The firm that developed the ultra-popular keyboard app SwiftKey has reportedly been acquired by Microsoft. The Redmond-based software giant seems to have purchased the firm behind the popular keyboard for somewhere around $250 million. Microsoft’s move might seem surprising to some, especially considering that it has already developed its own WordFlow keyboard (which has word prediction and swipe-based typing features) for iOS, and the Android version is in the works.
SwiftKey is one of the most popular keyboard apps on Android and iOS, and it has an install base of 300 million. Even though most appreciate and use SwiftKey for its accurate word prediction, the company has done some immense research in artificial intelligence (AI) algorithms, which results in such impressive word prediction. The company has also released the Symbols app to help communicatively disabled people around the world.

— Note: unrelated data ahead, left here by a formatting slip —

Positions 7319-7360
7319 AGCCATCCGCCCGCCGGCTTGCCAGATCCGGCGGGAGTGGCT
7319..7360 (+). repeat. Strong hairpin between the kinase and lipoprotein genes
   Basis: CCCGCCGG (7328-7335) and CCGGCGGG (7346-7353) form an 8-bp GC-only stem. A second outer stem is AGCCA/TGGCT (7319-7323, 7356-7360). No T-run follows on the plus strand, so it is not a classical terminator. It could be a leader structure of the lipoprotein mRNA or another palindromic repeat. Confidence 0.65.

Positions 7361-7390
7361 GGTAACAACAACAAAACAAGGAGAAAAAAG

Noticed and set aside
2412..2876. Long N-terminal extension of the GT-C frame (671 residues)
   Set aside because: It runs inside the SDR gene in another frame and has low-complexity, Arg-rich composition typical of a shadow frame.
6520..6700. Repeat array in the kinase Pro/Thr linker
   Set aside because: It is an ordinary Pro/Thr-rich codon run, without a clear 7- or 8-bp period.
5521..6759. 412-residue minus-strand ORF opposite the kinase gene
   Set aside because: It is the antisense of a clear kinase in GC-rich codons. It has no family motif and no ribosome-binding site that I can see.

Stephen Hawking’s current language assistance program has been designed by London-based SwiftKey. Swiftkey’s co-founders Ben Medlock and Jon Reynolds are expected to receive over $30 million each with the acquisition of this 150-employee company. SwiftKey added support for nine additional Indian languages last year along with emoji support for Indian languages. The companies declined to comment on acquisition reports, and nothing has been said about SwiftKey’s future on Android and iOS.
Microsoft reportedly wanted to tap into the install base of those 300 million smartphone users as well as use SwiftKey’s adaptive learning technology. The company had also acquired Sunrise calendar app as well as Accompli email app, and then integrated them right into its Outlook email app. After Satya Nadella’s election as Microsoft’s CEO, the company shifted its focus from software and operating system to cloud services and apps.
Update: SwiftKey has confirmed that they will be joining Microsoft, and the company thinks that it is the next right step in its journey. The co-founders of the company have confirmed that SwiftKey will always be there for iOS and Android for free.
Computer science engineer turned technology blogger. Following consumer electronics industry closely from 2006, he can now predict pretty much where the market is heading. He has a dream to own Android, Windows Phone and iOS smartphones all at the same time.